Few anticipate that the necessary rulemaking will be completed by January 1, when California‘s new privacy law takes effect.
That leaves companies in an uncharted area in terms of regulatory compliance. Cassandra Gaedt-Sheckter, a privacy attorney at Gibson, Dunn & Crutcher LLP, stated, “There’s still a lot that our clients are waiting for.”
But now that we’re well into the new year, I believe most businesses are only doing their best to comply with the laws as they now understand them.
A definitive date for the completion of all rules is currently unavailable. There is still work being done on the first piece of the new regulations, and there are still parts of the law that have not been addressed.
Companies still have until July, when the new rule goes into effect, to ensure compliance. Voters in California enacted the California Privacy Rights Act in 2020.
It gives customers more protection against how businesses utilize their private data.
The California Consumer Privacy Act, the nation’s first comprehensive privacy law, will be updated and revised under this new law.
There have been instances of rulemaking being delayed. The Attorney General’s Office also missed the deadline to enact underlying regulations during the CCPA’s implementation.
Despite the fact that the law required completion of the regulations by July 2020, they were published online in August 2020.
One privacy advocate has remarked, “I don’t think the sky is necessarily falling if all the regulations aren’t in place by January 1, and they’re not going to be.”
Companies are left to their own devices to figure out how to comply with the legislation in the absence of final rules.
When the final version does arrive, businesses may not have much time to prepare. In its most recent proposal of rules, the California Privacy Protection Agency recognized that doubt.
The state privacy office stated that it could take into account the length of time between the requirement’s effective date and the date of the alleged breach when conducting its investigation.
The proposed guidelines allow for “good faith attempts” to be taken into account as well. However, the California Chamber of Commerce argued in a statement provided to Bloomberg Law that such guarantees aren’t sufficient.
The group proposed delaying regulation enforcement until a year after the rules went into effect.
However, those who support the privacy bill don’t want it delayed in any way in terms of enforcement.
Alastair Mactaggart, chair of Californians for Consumer Privacy and a member of the CPPA, previously stated, “Businesses have had until November 2020 to grasp that the landscape has altered irreversibly surrounding the personal information market in California.”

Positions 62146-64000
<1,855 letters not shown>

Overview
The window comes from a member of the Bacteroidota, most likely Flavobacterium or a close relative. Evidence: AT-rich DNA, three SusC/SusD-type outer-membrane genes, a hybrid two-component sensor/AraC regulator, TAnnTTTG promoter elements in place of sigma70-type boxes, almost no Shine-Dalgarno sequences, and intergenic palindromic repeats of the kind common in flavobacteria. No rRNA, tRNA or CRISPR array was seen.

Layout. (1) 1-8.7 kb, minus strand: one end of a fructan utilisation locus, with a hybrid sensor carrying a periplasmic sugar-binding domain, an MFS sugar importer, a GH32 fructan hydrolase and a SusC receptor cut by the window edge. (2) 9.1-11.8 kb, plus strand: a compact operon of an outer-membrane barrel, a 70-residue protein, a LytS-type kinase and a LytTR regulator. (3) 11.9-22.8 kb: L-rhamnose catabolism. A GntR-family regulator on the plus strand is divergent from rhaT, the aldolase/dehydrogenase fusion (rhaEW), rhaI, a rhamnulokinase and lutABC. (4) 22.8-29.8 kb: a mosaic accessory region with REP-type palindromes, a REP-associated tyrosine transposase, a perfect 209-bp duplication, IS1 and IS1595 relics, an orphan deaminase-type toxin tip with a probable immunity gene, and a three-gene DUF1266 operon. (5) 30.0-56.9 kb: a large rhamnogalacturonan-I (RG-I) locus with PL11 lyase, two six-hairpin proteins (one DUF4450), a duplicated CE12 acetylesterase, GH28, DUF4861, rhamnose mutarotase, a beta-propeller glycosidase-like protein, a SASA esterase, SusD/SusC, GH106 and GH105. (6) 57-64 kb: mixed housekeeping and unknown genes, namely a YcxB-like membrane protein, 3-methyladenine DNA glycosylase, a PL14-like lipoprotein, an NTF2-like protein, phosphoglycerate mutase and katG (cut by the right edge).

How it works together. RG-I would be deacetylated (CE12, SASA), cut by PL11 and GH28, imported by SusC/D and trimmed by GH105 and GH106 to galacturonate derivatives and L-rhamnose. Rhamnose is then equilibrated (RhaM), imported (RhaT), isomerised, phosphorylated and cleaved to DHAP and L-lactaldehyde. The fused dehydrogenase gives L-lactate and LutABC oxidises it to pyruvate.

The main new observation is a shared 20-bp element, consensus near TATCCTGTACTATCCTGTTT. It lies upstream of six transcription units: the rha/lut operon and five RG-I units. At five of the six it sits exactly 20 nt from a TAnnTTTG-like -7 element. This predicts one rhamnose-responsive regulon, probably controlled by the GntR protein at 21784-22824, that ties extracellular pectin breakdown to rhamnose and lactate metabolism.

It’s extremely dishonest to claim that they can’t comply with CPRA next year because they don’t know the precise language the regulations will take.
The agency is still working on regulations to apply some of the basics of the CPRA into current privacy rules, such as establishing a consumer right to update personal information or outlining new obligations between businesses and their third parties, as of early December.
Last month, the public comment period for those amendments concluded. No proposed rules have been made yet on any of the other major CPRA issues.
This procedure will launch during a December 16 agency meeting. For example, businesses and campaigners are looking for direction on the following:
The collection and storage of employee data will be drastically altered as of January 1 due to new privacy rights for workers.
Business-to-business communications will also be subject to new privacy regulations as of January 1.
Assessments of risk, in which businesses must decide what aspects of their data processing activities are potentially harmful to individuals’ right to privacy.
Businesses will also be required to perform cybersecurity checks every year. The process of gathering and using individual data through automated decision-making, is often known as artificial intelligence.
At this time, businesses should comply as closely as possible with the California Privacy Rights Act and any proposed rules, according to Gaedt-Sheckter.
When the final guidelines are released, they’ll likely have to make some changes. Susan Kohn Ross, chair of the privacy practice at Mitchell Silberberg & Knupp LLP, remarked that the first state privacy law clarifies the requirements for consumers’ privacy.
If companies already operate under one set of norms, it may not make sense to try to conform to the newer set. If the rules change in the end, it can be expensive.
“Until something changes,” Ross remarked, referring to the existing California Consumer Privacy Act. We have no idea how such rules will ultimately be shaped.
And until we see them, we have no idea what modifications will be necessary for businesses.